SpaceX’s powerful Falcon Heavy rocket launched from Kennedy Space Center on Tuesday, lofting classified payloads for the U.S. Space Force. The launch returned the Falcon Heavy to flight after a more than three-year hiatus.
The rocket lifted off in dense fog at 9:41 a.m. local time. It is part of a mission called USSF 44 and is the first operational national security space mission for the Falcon Heavy.
Following takeoff, the two side boosters of the Falcon Heavy separated and landed on two of SpaceX’s landing pads off the Florida coast. The lower portion of the center core booster fell back to Earth as planned and SpaceX did not attempt to recover it.
The upper portion of the center core booster is expected to climb deeper into space and place the Space Force payloads into their intended orbit roughly 22,000 miles above Earth. Due to the classified nature of the mission, SpaceX ended the broadcast before completion of the flight and separation of the payloads.
The successful launch is good news for SpaceX, though the Falcon Heavy rocket has flown infrequently since its debut and only has a handful of customers.
Elon Musk, chief executive officer of Space Exploration Technologies Corp., first announced plans to create the rocket in 2011, it was touted as a new and powerful option for customers in need of launching large satellites. The big rocket has roughly a dozen launches planned over the next several years, with the majority of flights designated for the Defense Department and NASA’s science missions.
But the Falcon Heavy has failed to live up to its commercial promise as a can-do rocket in the same way that the Falcon 9 has. It accounts for a tiny fraction of SpaceX’s launches, while the workhorse Falcon 9 handles most of the company’s business. The low launch frequency of the Falcon Heavy speaks to the current market for satellite launches, as well as changes to SpaceX’s strategy for the marketplace. The company has vastly upgraded its Falcon 9 rocket over the last decade, making it a more powerful rocket. And as SpaceX focuses on its very large interplanetary rocket, Starship, for more ambitious deep space missions, there appears less need for the Falcon Heavy.
Said Caleb Henry, a senior analyst with the research and advisory firm Quilty Analytics: “The Falcon Heavy is being squeezed on both ends-on one end, by the Falcon 9, which has taken a lot of its responsibility, and on the other end, by Starship, which may take Falcon Heavy’s future responsibilities.”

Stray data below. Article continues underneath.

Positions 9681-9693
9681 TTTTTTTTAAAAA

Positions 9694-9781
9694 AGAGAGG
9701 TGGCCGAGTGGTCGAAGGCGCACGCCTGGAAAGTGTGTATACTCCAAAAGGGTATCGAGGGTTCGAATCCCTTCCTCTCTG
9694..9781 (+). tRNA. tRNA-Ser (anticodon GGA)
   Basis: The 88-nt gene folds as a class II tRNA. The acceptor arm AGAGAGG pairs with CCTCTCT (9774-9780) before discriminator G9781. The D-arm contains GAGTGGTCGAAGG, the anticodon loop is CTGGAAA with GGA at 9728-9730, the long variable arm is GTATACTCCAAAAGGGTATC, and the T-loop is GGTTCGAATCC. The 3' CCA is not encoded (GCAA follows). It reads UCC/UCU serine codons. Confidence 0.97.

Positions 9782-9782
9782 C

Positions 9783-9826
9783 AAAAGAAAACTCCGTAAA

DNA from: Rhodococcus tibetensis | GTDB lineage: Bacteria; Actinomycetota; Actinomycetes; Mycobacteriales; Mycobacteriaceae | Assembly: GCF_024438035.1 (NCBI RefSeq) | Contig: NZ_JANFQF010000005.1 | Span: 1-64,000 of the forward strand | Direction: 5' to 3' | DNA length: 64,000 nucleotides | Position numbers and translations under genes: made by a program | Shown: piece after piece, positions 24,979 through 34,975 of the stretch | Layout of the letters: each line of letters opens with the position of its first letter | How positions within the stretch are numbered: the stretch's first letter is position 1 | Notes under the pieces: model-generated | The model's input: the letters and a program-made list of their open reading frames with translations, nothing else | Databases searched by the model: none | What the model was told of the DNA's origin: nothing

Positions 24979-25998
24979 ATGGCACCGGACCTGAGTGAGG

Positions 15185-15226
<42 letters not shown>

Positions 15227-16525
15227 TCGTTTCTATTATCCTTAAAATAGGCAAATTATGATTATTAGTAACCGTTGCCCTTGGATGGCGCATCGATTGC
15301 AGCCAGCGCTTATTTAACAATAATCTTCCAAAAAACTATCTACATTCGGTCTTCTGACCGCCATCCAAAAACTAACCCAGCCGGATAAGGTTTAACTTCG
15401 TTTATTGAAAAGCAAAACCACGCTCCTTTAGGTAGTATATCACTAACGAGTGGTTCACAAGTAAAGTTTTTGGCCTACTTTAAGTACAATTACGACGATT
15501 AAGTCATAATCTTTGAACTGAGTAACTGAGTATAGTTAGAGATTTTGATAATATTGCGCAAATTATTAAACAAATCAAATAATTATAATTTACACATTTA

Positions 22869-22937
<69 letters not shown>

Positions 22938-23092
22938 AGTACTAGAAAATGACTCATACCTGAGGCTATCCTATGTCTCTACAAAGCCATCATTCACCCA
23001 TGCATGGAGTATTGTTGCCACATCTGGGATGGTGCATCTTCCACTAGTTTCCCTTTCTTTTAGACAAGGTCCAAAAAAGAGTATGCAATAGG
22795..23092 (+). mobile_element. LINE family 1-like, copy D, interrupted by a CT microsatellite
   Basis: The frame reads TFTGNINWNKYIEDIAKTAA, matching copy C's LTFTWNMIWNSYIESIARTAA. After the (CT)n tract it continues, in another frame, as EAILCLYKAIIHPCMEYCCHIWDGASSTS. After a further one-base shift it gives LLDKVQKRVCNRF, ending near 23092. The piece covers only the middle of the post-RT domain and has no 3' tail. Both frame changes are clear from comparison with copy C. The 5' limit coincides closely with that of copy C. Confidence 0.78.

The Falcon 9 has turned out to be suitable for much of the commercial satellite market, especially as the rocket’s capabilities have grown. Prior to 2016, SpaceX listed the Falcon 9 as capable of launching 29,000 pounds to low-Earth orbit. Thanks to various upgrades, the Falcon 9 can now get more than 50,000 pounds to low-Earth orbit.
While the Falcon Heavy can still loft a lot more than that – more than 140,000 pounds to low-Earth orbit – its nose cone is still the same size as that of the Falcon 9, limiting the satellites it can carry. “It’s launching payloads that have more mass, but it can’t accommodate something with a significantly greater volume,” said Carissa Christensen, CEO of BryceTech, a spaceflight analytics firm. “So there are only certain payloads that really need a Heavy rather than the 9.”
With much of the commercial satellite market satisfied by the Falcon 9, that really only leaves the biggest payloads bound for distant orbits for the Falcon Heavy. It’s a small pool composed of mostly national security satellites from the Department of Defense, scientific payloads from NASA, and just a handful of the largest commercial satellites from customers like Viasat Inc. and EchoStar Corp.
One advantage that the Falcon Heavy still has over the Falcon 9 is that it can send larger satellites directly into geostationary orbit, a path 22,000 miles up that’s been popular for telecommunications. The Falcon 9 can get satellites into this orbit, too, but typically the rocket must lift the satellites into a lower transfer orbit first. From there, the satellites raise themselves to the higher orbit. That process takes time, often months, which delays companies from using their satellites right away.
“What we’ve seen is that the (geostationary) market has dried up,” Henry said. “And then on top of that, a surprising number of customers are willing to wait and actually allow their spacecraft to do that orbit raising over several months.”
The Falcon 9 is also SpaceX’s rocket of choice for launching the company’s own internet-from-space Starlink satellites into low-Earth orbit. It’s likely due to the rocket’s nimbleness. The Falcon 9 has the capability to take off from multiple sites in Florida and California, whereas the Falcon Heavy can only launch from one SpaceX site at the moment. And the Falcon 9 has a significantly reduced turnaround time, making it easier to launch more satellites in a given year. “There’s a stronger business case for the Falcon 9,” Henry said.
Many of the more ambitious uses touted by SpaceX for the Falcon Heavy, such as flying passengers to deep space destinations like the Moon, are no longer planned for the rocket. Such trips are now reserved for SpaceX’s Starship rocket, which is tasked with landing people on the Moon for NASA. For missions closer to home, the Falcon 9 continues to shuttle people back and forth to the International Space Station in low-Earth orbit.Still, despite the challenges, it’s too early to write off the Falcon Heavy. It takes years for satellite manufacturers to develop new spacecraft, so it’s possible that more vehicles will come online soon that need the Falcon Heavy’s abilities. “You may have a vehicle with more capacity, and it takes a little while for payloads to catch up,” Christensen said.
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